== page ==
By Keegan Hamilton
By Albert Samaha
By Village Voice staff
By Tessa Stuart
By Albert Samaha
By Steve Weinstein
By Devon Maloney
By Tessa Stuart
Personal turmoil's brought Lyle's themes closer to home in his first new songs in seven years. They tend toward the upbeat and nearly danceable, not the famously quirky and sardonicwith a higher percentage of outright honky-tonk and western swing than he's offered since his first records, labeled "country." His longtime core band will be on hand to do the fine new twang and pop true justice. MAZOR
'THE LADY NEXT DOOR'
A love affair between neighbors leads to increasing complications in Leon Kobrin's 1916 comedy. If that sounds like the setup for a British farce comedy, you know what they say: Think British, speak Yiddish. The latter is precisely the language Kobrin wrote in, and that's how the Folksbiene Yiddish Theater plays it, under Allen Lewis Rickman's direction. Relaxthey've got supertitles. So go already and laugh a little. FEINGOLD
Opens today, Jewish Community Center, 334 Amsterdam Avenue, 212.239.6200
In her last exhibition, Hill produced and hosted a TV talk show. For her current venturethe latest incarnation of Volksboutiquethe entrepreneurial artist performs office tasks, develops products, and mans the reception desk in a fragmentary old-fashioned "Home Office," replete with wainscoting, wallpaper, steamer trunks, ledger books, and other irresistible vintage details. Is it art as life or social sculpture as theater? She calls it "an exercise in labor." LEVIN
Through November 15, Ronald Feldman, 31 Mercer Street, 212.226.3232
'ANOTHER RUSSIA: A TRIBUTE TO LENFILM STUDIOS'
The Soviet off-Moscow studio provided a home for many less conventional filmmakersnotably the "eccentricist" team of Kozintsev and Trauberg, Alexei Guerman, and Alexandr Sokurov, during the silent period, the '60s "thaw," and the days of perestroika. This 30-film tribute spans 75 years, from rediscovered silents to Sokurov's latest, Father and Son. HOBERMAN
Through December 4, Walter Reade Theater, 165 West 65th Street, 212.875.5600
'IN MY SKIN'
In Marina de Van's body-horror tour de forceeasily the year's best debut featureself-mutilation is not (as in so many other movies) a self-esteem issue but an expression of existential panic and extreme corporeal alienation. Witty, beautiful, terrifying, at times almost unwatchable, it's as gruesome and inspired a riff on the mind-body split as we've ever seen outside the Cronenberg oeuvre. LIM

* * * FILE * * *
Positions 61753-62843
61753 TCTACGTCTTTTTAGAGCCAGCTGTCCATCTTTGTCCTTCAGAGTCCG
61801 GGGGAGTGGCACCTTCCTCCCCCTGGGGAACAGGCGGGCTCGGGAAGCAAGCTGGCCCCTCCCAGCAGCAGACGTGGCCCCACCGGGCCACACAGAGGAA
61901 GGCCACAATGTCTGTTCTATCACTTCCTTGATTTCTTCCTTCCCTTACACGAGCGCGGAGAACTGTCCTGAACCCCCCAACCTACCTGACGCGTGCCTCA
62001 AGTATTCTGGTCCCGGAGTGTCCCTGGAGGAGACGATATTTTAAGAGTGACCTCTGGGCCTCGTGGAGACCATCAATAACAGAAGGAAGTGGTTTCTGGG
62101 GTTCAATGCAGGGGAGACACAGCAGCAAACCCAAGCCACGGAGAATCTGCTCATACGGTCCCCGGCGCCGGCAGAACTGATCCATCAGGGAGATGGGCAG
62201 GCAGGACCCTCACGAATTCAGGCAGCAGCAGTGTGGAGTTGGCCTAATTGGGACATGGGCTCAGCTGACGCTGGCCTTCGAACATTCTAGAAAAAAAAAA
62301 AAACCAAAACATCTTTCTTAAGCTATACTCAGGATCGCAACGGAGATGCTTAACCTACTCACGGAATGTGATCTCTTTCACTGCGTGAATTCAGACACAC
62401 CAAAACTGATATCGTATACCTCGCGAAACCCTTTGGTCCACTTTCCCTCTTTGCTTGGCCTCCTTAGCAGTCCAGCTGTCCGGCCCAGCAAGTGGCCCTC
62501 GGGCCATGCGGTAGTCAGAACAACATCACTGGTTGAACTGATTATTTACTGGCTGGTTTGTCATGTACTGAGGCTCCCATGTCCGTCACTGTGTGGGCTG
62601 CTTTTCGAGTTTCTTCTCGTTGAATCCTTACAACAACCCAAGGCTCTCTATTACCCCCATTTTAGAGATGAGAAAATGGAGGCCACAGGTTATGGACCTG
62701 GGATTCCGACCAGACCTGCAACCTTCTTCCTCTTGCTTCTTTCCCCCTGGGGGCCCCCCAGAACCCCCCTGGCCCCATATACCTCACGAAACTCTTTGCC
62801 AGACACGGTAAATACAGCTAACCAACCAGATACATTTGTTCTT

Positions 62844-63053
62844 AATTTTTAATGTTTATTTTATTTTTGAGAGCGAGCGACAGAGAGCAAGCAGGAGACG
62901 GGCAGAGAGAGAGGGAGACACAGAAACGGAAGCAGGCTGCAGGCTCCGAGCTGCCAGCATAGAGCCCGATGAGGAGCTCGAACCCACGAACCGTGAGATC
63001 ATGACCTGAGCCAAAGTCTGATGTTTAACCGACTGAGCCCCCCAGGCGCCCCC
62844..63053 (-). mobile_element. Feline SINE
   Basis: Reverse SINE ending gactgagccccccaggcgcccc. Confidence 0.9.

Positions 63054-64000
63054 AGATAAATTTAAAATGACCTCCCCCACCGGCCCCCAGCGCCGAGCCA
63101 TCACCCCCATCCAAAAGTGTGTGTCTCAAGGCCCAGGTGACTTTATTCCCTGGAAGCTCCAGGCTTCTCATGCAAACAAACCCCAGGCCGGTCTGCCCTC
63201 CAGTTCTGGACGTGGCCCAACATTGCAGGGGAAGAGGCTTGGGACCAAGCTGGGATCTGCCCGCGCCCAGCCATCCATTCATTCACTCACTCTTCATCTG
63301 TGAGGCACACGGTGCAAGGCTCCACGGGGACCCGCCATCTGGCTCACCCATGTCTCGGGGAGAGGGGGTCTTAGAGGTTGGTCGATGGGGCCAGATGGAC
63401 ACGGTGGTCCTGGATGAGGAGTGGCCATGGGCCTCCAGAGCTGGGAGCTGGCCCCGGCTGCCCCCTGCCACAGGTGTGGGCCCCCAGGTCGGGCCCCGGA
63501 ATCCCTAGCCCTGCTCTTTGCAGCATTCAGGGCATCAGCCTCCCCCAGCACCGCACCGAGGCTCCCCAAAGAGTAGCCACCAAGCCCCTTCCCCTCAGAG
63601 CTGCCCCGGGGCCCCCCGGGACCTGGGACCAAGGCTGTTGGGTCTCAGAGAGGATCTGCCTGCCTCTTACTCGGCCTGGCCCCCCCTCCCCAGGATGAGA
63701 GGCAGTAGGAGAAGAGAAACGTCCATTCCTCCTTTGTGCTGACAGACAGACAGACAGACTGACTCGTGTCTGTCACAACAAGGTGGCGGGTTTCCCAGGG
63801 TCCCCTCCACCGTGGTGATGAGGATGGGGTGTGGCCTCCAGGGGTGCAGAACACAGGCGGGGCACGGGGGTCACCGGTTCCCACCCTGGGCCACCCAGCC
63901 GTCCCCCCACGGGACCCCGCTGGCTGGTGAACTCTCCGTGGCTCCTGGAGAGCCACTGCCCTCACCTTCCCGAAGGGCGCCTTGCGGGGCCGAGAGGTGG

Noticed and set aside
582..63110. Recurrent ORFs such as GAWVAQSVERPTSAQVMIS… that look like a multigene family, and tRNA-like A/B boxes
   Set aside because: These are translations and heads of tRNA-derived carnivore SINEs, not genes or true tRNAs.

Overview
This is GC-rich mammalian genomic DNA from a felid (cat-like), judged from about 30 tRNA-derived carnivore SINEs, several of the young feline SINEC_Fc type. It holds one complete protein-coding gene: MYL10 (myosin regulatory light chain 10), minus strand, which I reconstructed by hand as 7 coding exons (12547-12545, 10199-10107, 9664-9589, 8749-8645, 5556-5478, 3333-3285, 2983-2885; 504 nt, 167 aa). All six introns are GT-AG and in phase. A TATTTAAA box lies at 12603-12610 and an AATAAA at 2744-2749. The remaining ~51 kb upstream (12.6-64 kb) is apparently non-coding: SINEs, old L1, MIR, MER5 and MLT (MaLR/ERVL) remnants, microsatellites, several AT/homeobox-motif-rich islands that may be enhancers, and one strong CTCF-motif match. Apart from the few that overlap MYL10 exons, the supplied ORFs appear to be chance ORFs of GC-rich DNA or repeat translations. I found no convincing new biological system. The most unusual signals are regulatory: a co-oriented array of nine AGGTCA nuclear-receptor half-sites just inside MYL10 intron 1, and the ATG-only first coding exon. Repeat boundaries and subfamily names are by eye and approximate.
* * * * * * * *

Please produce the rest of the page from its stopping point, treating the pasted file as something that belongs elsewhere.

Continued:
Opens today, Angelika, Houston and Mercer streets, 212.777.FILM
After a long layoff to consider their life options, Missouri's greatest alt-Americans have put together their sharpest album in nearly a decade, revising their lineup and folkifying their studio approach as they go. Live I bet they still boogie. Live you'll still hang on Brian Henneman's every word. With the Hangdogs. CHRISTGAU
At 9:30, Southpaw, 125 Fifth Avenue, Brooklyn, 718.230.0236
GERARD PETRUS FIERET
There's something alarmingly obsessive about Fieret's '60s portraits and nudes of young women, not the least of which is the eccentric Dutch poet-photographer's compulsion to scrawl his signature and rubber-stamp his name all over their images. This strange need to claim and disfigure the photosalong with the ruined condition of the prints themselvesrenders them fetish objects, an impression only underlined by the dark, furtive, and fiercely sexual nature of the pictures themselves. ALETTI
Through November 29, Deborah Bell, 511 West 25th Street, 212.691.3883
'ANNA IN THE TROPICS'
Because you always really wanted to know what might happen if somebody read Anna Karenina aloud in a cigar factory, Nilo Cruz's Pulitzer Prize-winning play will finally hit New York, in a production from Princeton's McCarter Theatre. Director Emily Mann's cast, headed by Jimmy Smits, includes Obie winners Priscilla Lopez, Daphne Rubin-Vega, and John Ortiz. Be careful crossing the railroad tracks. FEINGOLD
In previews, opens November 16, Royale Theatre, Broadway and 45th Street, 212.239.6200
'THE BEARD OF AVON'
If you're one of those snobs who won't believe Shakespeare wrote Shakespeare, Amy Freed's play will help to fuel your suspicions. But we sane people might have a good time at it too, given that cunning director, Doug Hughes, and a cast headed by Tim Blake Nelson as Will and Mary Louise Wilson as good Queen Bess. As Larry Hart once said, "She could not have been a prude or/She would not have been born a Tudor." FEINGOLD
In previews, opens November 18, New York Theatre Workshop, 79 East 4th Street, 212.239.6200
This punk-plus-rap billing might seem a TRL-worthy novelty, but it's way better than that: Blink's brat-punk ethos has given way to mature emotional spills lately, and their snappy rhythms and unstudied tunefulness are thankfully still in place. Bubba's also downplayed his novelty appeal even as he's played up his redneck roots, and his twangy, eccentric flow is among the best the Dirty South has to offer. With the Kinison. HOARD
At 7, Irving Plaza, 17 Irving Place, 212.777.6800
You can say lots of mean things about KRS-One: He's out of step with the genre he's so integral to; he's a cipher to the young people; he's a bit senile, maybe. But here's one bad thing you can never say: He puts on a half-assed show. His back catalog is as energizing as Jay-Z's, and his commitment to stagecraft is damn near unmatched. CARAMANICA